Support for stricter gun laws at all-time high, poll shows

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AR-15s for sale on Feb. 15 2018 in Orem Utah

George Frey Getty Images AR-15s for sale on Feb. 15 2018 in Orem Utah

"Support for stricter gun laws is up 19 points in little more than two years", said Tim Malloy, assistant director of the Quinnipiac University Poll. Even among gun owners polled, support is at 97 percent.

The poll was conducted after 17 people were killed last week at a high school shooting in Parkland, Florida.

Tuesday's survey also finds that 97 percent of respondents support requiring background checks for all gun buyers.

The country is split - 50 percent support a nationwide ban and 46 percent oppose one - but broken down by political party, only 29 percent of Republicans would support it, while 71 percent of Democrats and 45 percent of independents would.

About two-thirds, or 67 percent, support a nationwide ban on assault weapons, and 83 percent believe a mandatory waiting period is necessary for anyone seeking to buy a gun. Backing for tighter gun rules is higher than the polling institute has ever measured, and up from 47 percent as recently as December 2015. "In the last two months, some of the biggest surges in support for tightening gun laws come from the demographic groups you may not expect, independent voters, men, and whites with no college degree". Sixty-seven percent of respondents also said it is now too easy to buy a gun in the US, and three-quarters said Congress needs to do more to reduce gun violence.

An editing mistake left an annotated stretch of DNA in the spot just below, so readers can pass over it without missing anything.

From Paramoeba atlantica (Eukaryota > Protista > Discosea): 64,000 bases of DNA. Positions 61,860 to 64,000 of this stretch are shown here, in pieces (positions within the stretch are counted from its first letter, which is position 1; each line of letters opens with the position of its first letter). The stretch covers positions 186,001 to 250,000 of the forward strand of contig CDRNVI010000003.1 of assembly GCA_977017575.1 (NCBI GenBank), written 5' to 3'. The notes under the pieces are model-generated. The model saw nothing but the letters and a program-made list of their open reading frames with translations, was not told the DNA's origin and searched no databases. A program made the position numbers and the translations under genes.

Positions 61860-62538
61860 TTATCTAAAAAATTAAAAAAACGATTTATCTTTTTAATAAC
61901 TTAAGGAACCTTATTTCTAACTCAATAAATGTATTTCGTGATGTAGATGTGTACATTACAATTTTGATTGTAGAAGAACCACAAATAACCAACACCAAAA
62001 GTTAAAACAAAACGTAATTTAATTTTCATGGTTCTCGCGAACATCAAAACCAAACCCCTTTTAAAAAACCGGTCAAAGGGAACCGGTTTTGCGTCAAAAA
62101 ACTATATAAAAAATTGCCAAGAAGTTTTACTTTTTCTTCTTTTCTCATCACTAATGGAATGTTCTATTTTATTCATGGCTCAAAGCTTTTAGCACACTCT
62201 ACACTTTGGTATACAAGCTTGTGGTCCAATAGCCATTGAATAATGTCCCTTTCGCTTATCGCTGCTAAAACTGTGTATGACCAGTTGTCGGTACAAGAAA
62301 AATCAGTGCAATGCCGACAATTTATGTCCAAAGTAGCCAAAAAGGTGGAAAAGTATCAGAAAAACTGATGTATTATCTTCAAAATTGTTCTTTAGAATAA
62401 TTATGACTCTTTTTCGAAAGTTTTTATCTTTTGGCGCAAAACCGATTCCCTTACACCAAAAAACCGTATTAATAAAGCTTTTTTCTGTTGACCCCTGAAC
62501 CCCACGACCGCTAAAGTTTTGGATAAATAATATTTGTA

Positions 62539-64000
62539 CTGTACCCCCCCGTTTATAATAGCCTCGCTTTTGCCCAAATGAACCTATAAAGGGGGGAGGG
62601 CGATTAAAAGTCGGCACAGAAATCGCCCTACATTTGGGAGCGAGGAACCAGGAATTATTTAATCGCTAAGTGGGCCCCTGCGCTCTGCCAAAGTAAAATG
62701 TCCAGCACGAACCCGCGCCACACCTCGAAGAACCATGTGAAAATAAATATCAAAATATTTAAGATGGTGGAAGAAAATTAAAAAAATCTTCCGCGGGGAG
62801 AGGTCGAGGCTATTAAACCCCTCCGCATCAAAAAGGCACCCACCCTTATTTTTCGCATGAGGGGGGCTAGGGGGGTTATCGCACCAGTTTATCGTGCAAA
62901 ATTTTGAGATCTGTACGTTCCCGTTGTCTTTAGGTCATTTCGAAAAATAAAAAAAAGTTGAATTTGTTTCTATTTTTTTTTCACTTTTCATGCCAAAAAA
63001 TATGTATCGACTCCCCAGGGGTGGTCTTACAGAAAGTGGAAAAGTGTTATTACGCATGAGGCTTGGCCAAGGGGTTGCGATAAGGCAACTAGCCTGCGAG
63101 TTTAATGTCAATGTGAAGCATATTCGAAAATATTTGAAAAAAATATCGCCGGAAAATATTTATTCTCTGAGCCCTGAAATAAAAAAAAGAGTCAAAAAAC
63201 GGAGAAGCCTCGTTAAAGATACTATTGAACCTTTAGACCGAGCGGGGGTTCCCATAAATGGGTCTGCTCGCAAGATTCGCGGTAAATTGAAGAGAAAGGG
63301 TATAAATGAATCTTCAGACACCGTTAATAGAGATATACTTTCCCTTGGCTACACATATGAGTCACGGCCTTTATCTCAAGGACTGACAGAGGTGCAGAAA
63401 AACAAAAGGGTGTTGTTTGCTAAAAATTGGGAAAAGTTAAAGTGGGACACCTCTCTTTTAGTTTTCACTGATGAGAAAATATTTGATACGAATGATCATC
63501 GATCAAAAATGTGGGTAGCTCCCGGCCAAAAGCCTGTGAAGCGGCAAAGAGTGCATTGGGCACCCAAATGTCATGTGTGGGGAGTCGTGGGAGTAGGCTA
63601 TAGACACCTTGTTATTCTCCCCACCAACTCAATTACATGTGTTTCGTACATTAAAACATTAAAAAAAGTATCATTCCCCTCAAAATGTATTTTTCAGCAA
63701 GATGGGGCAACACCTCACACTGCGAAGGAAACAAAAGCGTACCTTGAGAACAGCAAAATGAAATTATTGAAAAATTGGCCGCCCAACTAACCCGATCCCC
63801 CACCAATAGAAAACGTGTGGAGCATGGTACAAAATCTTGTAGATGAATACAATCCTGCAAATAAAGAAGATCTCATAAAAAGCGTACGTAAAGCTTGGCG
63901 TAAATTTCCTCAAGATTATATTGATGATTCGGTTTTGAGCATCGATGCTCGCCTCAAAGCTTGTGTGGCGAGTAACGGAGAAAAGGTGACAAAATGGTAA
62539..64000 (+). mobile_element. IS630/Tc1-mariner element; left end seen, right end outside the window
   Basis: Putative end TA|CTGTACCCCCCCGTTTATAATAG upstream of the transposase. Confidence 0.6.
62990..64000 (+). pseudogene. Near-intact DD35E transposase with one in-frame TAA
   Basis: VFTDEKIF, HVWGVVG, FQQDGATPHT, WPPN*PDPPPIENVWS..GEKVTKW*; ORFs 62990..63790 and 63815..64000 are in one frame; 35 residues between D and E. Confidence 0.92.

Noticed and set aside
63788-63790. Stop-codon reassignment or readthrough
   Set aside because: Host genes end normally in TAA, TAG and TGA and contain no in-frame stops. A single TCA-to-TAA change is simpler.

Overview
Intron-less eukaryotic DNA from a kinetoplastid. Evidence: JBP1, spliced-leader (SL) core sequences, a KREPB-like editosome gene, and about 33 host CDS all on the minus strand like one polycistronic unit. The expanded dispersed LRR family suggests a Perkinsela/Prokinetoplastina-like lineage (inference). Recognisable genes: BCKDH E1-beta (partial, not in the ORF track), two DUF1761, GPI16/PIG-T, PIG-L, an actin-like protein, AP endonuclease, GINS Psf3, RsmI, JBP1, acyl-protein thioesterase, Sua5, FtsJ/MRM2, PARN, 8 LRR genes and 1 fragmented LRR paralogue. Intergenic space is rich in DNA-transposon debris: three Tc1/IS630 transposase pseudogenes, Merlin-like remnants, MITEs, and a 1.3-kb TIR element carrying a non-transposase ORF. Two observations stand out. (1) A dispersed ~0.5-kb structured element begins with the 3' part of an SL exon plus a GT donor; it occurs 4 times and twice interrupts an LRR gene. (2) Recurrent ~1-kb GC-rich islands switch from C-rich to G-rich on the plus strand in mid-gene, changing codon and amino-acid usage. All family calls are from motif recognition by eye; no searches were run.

Believe if more people carried guns, the US would be less safe, 59 to 33 percent.

The tragedy at Marjory Stoneman Douglas High School in Parkland, Florida has shocked many Americans, inspired students to launch campaigns to reduce gun violence, and put Congress and President Donald Trump's administration in the spotlight as they consider what changes, if any, should be made to the country's gun laws. The poll was conducted over four days with 150 staff members calling randomly-generated numbers from all 50 states.

The poll surveyed 1,249 voters nationwide from February 16-19.

A narrow majority of Americans, 51%, also believed that arming teachers with guns couldn't have prevented the shooting.

The Quinnipiac poll was taken between February 16 and February 19 and surveyed 1,249 voters nationwide.

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